The 2017 season was one to forget. The Cleveland Browns finished an embarrassing 0-16 in the worst season in team history, by far.
Even still, the season warrants a further review. Beyond simply stating the obvious that the Browns sucked, I will be looking back at the Browns’ 2017 season and delve in-depth into certain areas of interest. Look for an article every few days to a week.
Before I dive in, I have to apologize. I did not write a talking points article after the Steelers game, in part because I had to miss the game due to work obligations, and in part because I caught a cough on New Year’s Day, and have been sick ever since. Today is the first day of 2018 that I am not woken up coughing. A big thank you to you, the reader, for your patience, along with Chris Pokorny. The end of the season talking points series was his idea.
Anyways, without further ado, let’s begin.
Our first talking point deals with the Browns’ running game. Every week in reading the comments, I saw complaints about head coach Hue Jackson abandoning the run game. I often complained about it, too. I wanted to take a deep dive into the Browns’ ground game. (Author’s Note: Statistical information comes from Pro Football Reference. I also looked on Pro Football Focus for their grades. In accordance with their copyright rules, I cannot publish grades, but you can see for yourself on PFF. It’s worth the $10 a month to see their work).
Let’s start with the playcalling. The Browns ran the ball 384 times (5th lowest total in the NFL) and passed the ball 574 times (9th highest total in the NFL). The Browns gained 1,714 rushing yards (18th) and 3,228 passing yards (22nd). The totals equal 1,008 plays (16th) for 4,942 yards (24th).
Alright, that was a numbers overload. What do those numbers mean, exactly? Well, Jackson had DeShone Kizer attempt 31.7 passes per game, which is high. Compare his usage to, say, Mitchell Trubisky, a similarly unpolished rookie. The now-fired John Fox called an average of 27.5 passes per game for Trubisky. Also, something not accounted for in the stats are Kizer’s scrambles. Kizer ran 77 times this season, many of those scrambles. PFF recorded 555 pass snaps for Kizer this season, ranking 18th in the league. Considering that Kizer was benched for a game and a half, that’s still high. Jackson, in my opinion, relied too often on his rookie quarterback, the youngest in the league.
I can see a rebuttal coming, something along the lines of,“the Browns played behind so often that Jackson had to call pass plays!” My argument is that the Browns might not have played from behind as often if Jackson had called more running plays.
In 2016, the Browns saw a rotating carousel at quarterback, with Robert Griffin III, Josh McCown, Cody Kessler, and Charlie Whitehurst all garnering snaps under center. However, the Browns rushed the ball well. The team finished second in the NFL in yards per attempt (4.9) but last in rushing attempts (350). Following the season, pundits told us to watch the running game in 2018, especially with Isaiah Crowell entering a contract year.
In looking back to Hue Jackson’s 2011 Raiders, we might have thought 2016 was a fluke. After all, Jackson coaches Michael Bush to his best NFL season with 977 yards and 7 touchdowns. With a middle-aged Carson Palmer and a 30-year old Jason Campbell, Jackson called 466 rushes, 7th highest in the league. And judging by Jackson’s playcalling in Cincinnati with Jeremy Hill and Gio Bernard in 2015 (466 rushes, 7th in the league), we might have further expected to see an uptick in running in 2017.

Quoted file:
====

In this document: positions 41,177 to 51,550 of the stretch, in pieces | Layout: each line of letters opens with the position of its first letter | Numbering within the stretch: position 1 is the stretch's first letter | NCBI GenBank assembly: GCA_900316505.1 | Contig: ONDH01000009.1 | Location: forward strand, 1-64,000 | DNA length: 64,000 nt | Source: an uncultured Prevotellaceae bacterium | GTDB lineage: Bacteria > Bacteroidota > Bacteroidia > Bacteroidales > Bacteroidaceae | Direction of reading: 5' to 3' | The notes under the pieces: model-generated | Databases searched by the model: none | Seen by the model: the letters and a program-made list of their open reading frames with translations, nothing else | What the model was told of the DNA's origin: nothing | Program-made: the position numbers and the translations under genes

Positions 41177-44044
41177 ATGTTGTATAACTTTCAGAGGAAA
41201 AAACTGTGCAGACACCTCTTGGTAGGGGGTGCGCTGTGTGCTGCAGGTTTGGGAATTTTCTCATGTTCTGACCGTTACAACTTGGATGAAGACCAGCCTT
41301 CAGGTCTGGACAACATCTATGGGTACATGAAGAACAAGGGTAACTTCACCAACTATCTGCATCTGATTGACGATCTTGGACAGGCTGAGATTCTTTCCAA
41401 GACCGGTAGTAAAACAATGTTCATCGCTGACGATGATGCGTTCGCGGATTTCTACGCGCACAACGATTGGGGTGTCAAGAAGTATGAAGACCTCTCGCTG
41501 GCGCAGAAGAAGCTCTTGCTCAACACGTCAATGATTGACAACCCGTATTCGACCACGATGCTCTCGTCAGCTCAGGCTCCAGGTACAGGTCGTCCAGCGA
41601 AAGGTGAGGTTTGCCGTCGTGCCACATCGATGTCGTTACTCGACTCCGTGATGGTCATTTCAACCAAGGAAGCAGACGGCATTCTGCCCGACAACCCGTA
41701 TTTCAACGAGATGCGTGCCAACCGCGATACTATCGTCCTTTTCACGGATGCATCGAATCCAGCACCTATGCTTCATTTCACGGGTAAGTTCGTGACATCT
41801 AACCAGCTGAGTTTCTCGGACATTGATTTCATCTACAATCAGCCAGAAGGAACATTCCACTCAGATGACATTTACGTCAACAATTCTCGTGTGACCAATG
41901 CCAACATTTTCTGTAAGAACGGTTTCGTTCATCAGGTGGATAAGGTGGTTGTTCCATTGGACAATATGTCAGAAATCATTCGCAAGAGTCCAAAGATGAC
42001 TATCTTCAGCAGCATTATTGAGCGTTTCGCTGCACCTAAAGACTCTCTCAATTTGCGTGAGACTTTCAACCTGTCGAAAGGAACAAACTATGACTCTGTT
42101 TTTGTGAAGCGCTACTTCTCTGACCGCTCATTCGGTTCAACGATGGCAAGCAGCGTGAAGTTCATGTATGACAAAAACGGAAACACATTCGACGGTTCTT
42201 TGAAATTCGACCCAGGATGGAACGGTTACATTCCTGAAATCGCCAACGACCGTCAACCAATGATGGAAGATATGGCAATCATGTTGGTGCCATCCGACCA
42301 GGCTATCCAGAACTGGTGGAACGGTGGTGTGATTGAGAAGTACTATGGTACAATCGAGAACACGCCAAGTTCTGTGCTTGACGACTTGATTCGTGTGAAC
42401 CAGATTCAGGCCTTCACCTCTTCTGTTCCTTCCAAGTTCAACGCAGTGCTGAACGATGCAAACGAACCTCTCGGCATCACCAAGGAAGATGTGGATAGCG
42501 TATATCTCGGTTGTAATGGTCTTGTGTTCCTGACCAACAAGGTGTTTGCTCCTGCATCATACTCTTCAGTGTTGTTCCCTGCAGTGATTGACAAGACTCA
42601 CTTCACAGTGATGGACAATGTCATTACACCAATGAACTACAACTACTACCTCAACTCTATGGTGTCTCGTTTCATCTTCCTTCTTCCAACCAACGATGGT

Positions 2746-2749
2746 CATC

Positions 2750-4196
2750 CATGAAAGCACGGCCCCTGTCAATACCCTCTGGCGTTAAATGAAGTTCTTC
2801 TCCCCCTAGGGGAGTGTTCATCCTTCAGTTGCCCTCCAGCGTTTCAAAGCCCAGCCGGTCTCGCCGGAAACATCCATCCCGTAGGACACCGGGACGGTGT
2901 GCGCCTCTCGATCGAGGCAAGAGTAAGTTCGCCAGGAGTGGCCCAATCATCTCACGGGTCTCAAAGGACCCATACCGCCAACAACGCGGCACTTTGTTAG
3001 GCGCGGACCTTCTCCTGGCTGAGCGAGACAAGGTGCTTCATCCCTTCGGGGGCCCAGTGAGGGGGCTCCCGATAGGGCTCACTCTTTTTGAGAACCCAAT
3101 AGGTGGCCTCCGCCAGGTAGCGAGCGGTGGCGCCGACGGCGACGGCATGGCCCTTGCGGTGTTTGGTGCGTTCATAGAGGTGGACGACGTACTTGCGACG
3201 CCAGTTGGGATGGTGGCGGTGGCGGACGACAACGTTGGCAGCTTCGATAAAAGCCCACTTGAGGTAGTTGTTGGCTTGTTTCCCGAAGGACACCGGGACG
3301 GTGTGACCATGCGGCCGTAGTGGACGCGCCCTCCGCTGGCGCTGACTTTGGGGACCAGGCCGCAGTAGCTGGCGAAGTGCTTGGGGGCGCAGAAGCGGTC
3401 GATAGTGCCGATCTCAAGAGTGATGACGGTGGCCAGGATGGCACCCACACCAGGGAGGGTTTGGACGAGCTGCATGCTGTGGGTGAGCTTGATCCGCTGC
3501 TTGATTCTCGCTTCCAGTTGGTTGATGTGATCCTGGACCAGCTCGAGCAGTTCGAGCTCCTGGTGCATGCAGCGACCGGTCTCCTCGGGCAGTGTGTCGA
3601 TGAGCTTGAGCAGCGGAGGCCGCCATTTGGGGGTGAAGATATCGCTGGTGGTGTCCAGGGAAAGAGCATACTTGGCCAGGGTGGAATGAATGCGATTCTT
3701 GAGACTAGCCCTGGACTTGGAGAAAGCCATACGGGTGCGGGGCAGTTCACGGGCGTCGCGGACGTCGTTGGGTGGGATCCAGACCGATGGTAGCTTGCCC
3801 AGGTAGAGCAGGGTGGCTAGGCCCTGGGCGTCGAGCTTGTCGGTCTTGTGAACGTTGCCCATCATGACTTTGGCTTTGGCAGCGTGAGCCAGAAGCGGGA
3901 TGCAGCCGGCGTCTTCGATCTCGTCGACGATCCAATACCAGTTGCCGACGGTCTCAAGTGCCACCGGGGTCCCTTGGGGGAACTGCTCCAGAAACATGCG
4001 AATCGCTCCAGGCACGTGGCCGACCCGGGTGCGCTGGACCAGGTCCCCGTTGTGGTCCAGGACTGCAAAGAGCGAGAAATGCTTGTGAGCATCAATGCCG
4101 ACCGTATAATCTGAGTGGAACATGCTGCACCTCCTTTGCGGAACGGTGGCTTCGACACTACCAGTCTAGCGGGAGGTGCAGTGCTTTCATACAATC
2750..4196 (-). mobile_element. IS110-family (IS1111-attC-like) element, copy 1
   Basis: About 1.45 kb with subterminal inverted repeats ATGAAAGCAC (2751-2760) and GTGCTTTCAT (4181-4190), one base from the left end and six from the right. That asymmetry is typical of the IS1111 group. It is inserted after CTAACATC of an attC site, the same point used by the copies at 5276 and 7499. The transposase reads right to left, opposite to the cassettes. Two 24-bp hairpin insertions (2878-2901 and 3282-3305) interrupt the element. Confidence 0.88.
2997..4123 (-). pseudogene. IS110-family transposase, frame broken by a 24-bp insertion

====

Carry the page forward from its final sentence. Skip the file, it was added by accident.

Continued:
Not so. Isaiah Crowell finished with 206 attempts for 853 yards for 4.1 yards per carry and Duke Johnson completed the year with 82 carries for 348 yards for 4.2 yards per carry. That’s a total of 288 attempts for 1,201 yards for 4.17 yards per carry.
As a team, the Browns finished with 384 carries, which is well below the league average of 429.8. The Browns recorded 4.5 yards per carry as a team, tied for 3rd in the league with the Dallas Cowboys. That’s astounding. Despite not having an “elite” running back such as a Kareem Hunt or a Todd Gurley, the Browns finished above teams such as the Jaguars, Bills, Patriots, etc. in yards per carry.
Now that you have the numbers, let’s have some fun, shall we?
Let’s assume the Browns finished with the league average of 429.8 rushes. We’ll divide the carries between Crowell and Johnson just as Jackson did this season: 71.5/38.5 in favor of Crowell. That gives Crowell approximately an extra 32 carries (31.95 to be exact). Using his yards per carry average, Crowell would gain an extra 131 yards, placing him just 16 yards away from 1,000. That’s significant. If Jackson had run the ball at the league average, Crowell has a very good chance at gaining 1,000 yards and earning a significant payday.
Crowell did not do himself any favors protesting his coach’s lack of dedication to the run. Jackson seems to have underused Crowell this year, perhaps as a result of Crowell’s gripes. However, Crowell has a right to be angry. Twenty-three NFL players averaged 4.1 yards per carry (minimum of 100 carries) or more this season. Of those players, 13 started 10 or more games, and just 4 of those running backs received fewer carries than Crowell.
For a point of comparison – three other running backs finished with 4.1 yards per carry this season: